After two years of unsettling increases, America’s crime and murder rates seem to be on the decline in 2017.
A new report by the Brennan Center for Justice looked at the crime rates for the 30 largest US cities. For the past two years, Brennan found increases — sometimes sharp rises — in the crime, violent crime, and murder rates. Many feared this was a reversal from the past several decades of crime decreases, which put the 2014 US murder rate in particular at the lowest it’s been since at least the 1960s.
But so far this year, Brennan has some good news. Based on its preliminary analysis for 2017, the overall crime rate is projected to decline by 1.8 percent compared to 2016, the violent crime rate by 0.6 percent, and the murder rate by 2.5 percent.
“The violent crime rate for this year is projected to be about 1 percent above 2014’s violent crime rate, the lowest recorded since 1990,” Brennan reported, primarily due to the stabilization of the violent crime rate in Chicago and a decrease in Washington, DC.
According to Brennan, the murder rate — seen as the most reliable metric for crime, since it’s hard to spoof or overlook a death — in the 30 largest US cities will be around what it was in 2009 and well below historical highs.
Brennan Center for Justice
The past two years’ increases in the murder rate got a lot of attention, with President Donald Trump and Attorney General Jeff Sessions often bringing them up in speeches to justify “tough on crime” policies. But before they’ve been able to implement such policies and let them take root, especially in local and state jurisdictions where federal policymakers have very limited power, these rates appear to be coming down.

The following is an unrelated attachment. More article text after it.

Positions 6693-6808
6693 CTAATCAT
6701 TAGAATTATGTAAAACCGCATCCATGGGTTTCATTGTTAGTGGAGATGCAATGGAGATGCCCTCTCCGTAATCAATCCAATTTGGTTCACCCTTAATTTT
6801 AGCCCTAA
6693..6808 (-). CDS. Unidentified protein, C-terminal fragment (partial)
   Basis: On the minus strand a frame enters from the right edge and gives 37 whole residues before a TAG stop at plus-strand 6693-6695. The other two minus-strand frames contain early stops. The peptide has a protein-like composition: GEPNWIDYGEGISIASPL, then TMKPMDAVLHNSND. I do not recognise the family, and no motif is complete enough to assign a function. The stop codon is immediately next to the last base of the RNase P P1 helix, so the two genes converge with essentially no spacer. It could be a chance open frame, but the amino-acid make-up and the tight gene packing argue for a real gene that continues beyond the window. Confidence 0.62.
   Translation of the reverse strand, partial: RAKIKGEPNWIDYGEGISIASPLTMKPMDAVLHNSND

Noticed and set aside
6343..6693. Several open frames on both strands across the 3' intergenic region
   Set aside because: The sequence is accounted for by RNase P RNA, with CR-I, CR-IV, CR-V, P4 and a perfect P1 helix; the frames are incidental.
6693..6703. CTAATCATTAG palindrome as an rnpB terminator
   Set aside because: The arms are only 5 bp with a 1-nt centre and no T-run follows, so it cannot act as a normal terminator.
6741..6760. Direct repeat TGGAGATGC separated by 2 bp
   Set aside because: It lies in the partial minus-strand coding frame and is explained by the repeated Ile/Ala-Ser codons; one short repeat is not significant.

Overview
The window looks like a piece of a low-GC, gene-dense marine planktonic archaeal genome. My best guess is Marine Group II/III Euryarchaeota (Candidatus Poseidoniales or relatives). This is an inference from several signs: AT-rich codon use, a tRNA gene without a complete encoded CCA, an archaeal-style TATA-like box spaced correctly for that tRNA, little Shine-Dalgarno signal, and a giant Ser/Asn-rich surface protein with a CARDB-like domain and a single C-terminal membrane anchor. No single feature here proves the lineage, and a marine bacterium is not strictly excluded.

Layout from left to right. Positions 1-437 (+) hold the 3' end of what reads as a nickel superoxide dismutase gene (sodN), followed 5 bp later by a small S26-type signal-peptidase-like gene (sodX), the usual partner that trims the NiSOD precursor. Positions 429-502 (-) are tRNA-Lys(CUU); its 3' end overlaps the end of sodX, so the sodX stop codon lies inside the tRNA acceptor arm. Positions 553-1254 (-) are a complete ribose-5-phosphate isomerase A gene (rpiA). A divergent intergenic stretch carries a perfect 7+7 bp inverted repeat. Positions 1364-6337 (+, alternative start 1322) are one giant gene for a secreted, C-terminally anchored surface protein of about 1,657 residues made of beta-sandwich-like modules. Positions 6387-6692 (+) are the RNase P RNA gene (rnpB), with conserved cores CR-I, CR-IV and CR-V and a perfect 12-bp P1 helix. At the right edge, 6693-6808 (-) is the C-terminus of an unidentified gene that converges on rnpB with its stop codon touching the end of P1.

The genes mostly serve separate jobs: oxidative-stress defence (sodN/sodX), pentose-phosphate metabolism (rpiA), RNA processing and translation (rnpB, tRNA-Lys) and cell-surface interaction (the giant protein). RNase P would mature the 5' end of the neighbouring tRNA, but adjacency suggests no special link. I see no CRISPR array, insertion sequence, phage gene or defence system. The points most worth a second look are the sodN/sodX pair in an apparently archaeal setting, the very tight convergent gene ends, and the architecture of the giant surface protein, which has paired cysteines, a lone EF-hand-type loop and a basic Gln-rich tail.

Criminologists still aren’t sure why murder in particular appeared to spike so much in 2015 and 2016. Some argued that there might have been a “Ferguson effect,” named after the city that exploded into protests over the police shooting of Michael Brown: Due to protests against police brutality over the past few years, police were, the theory goes, scared off from doing proactive policing, emboldening criminals.
Other experts argued a different kind of Ferguson effect: The demonstrations over police led to elevated distrust in law enforcement, which makes it much harder for police to solve and prevent crimes.
Yet many criminologists cautioned that it’s also possible that the two years’ increases were a blip in the data. This isn’t unprecedented; in 2005 and 2006, the murder rate in the US increased before continuing its long-term decline — to new record lows — in the ensuing years.
Since the murder rate in particular is generally low, it’s prone to large statistical fluctuations. As one example, New Orleans–based crime analyst Jeff Asher previously told me that he expected the 2016 mass shooting at a gay nightclub in Orlando, Florida, in which 50 died, to lead to a massive increase in the murder rate in the city, even though it was just one particularly horrific event.
That’s why criminologists generally demand several years of data before they declare a significant crime trend.
It now looks possible — though we’ll need more years of data to confirm — that 2015 and 2016 were replays of 2005 and 2006. If that holds, then perhaps the US isn’t in the middle of the “American carnage” that Trump warned about.